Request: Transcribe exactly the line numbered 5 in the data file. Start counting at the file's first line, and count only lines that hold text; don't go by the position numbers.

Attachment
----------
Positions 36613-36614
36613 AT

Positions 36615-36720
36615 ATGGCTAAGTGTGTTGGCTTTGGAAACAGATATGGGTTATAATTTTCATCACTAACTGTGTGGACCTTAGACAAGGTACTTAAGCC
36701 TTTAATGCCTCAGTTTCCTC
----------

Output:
36701 TTTAATGCCTCAGTTTCCTC